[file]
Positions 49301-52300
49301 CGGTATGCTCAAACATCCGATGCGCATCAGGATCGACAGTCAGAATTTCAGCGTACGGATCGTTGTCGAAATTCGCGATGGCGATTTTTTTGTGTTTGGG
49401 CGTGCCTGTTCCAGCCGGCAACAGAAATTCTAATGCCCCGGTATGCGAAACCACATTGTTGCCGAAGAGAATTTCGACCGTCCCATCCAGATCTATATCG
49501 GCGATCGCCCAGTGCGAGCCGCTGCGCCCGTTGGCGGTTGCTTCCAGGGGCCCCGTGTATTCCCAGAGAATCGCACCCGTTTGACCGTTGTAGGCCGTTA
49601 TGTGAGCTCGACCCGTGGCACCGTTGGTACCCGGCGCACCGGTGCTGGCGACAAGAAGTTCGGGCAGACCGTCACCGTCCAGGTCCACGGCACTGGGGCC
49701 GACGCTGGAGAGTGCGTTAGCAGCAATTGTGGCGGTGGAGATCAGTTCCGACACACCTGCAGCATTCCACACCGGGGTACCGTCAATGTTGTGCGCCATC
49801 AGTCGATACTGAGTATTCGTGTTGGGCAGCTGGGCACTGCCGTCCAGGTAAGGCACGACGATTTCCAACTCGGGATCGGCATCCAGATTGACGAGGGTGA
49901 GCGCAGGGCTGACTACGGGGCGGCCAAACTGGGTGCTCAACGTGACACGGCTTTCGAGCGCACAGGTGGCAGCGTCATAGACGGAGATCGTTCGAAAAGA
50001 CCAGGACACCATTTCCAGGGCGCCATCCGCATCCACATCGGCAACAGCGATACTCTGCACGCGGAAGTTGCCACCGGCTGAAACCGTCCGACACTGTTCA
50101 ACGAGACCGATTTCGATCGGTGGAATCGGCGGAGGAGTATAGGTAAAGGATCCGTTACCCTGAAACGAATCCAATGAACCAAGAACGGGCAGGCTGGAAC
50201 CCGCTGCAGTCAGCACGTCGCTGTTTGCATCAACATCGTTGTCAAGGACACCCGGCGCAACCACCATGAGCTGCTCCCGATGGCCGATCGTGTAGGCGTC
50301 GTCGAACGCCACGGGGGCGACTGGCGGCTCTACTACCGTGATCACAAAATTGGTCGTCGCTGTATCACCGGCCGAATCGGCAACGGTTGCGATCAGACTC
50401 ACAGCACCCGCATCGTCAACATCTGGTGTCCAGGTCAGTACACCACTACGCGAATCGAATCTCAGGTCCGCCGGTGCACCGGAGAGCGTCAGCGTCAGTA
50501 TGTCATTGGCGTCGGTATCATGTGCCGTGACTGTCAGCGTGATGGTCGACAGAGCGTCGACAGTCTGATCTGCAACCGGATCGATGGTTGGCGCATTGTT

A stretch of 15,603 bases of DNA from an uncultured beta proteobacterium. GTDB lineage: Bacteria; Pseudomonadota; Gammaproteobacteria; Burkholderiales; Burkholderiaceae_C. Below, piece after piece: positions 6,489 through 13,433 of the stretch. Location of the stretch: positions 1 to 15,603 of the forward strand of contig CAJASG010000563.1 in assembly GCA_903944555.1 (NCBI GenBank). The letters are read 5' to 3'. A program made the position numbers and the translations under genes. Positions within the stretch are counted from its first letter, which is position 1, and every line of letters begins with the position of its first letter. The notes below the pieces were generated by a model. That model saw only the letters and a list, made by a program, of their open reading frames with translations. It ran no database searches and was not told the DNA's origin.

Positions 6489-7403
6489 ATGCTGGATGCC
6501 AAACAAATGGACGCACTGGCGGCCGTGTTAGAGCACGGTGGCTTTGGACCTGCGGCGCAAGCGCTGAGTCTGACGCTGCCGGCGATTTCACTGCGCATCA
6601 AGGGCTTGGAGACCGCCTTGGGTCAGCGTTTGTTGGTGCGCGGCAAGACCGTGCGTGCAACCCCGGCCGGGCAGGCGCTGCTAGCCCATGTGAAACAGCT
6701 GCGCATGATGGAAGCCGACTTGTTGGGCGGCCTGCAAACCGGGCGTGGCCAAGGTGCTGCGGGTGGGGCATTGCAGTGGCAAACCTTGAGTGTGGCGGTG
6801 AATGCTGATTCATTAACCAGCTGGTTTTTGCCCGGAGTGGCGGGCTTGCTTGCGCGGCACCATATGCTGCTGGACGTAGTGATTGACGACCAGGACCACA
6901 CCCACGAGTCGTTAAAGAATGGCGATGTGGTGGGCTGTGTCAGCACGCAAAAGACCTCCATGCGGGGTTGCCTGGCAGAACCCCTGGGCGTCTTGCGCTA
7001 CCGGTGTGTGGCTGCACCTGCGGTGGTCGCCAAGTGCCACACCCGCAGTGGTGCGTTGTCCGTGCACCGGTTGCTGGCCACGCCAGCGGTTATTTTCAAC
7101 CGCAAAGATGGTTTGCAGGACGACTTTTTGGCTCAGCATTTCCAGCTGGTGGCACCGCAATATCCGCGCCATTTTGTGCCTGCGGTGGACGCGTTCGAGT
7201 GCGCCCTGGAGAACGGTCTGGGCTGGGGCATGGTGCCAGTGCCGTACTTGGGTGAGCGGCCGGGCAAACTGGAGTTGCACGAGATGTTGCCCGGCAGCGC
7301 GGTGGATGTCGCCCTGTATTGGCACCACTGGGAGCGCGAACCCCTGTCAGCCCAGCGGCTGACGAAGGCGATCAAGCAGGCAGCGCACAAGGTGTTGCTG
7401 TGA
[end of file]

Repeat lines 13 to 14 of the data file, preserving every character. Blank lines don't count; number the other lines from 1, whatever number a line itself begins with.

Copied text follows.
50401 ACAGCACCCGCATCGTCAACATCTGGTGTCCAGGTCAGTACACCACTACGCGAATCGAATCTCAGGTCCGCCGGTGCACCGGAGAGCGTCAGCGTCAGTA
50501 TGTCATTGGCGTCGGTATCATGTGCCGTGACTGTCAGCGTGATGGTCGACAGAGCGTCGACAGTCTGATCTGCAACCGGATCGATGGTTGGCGCATTGTT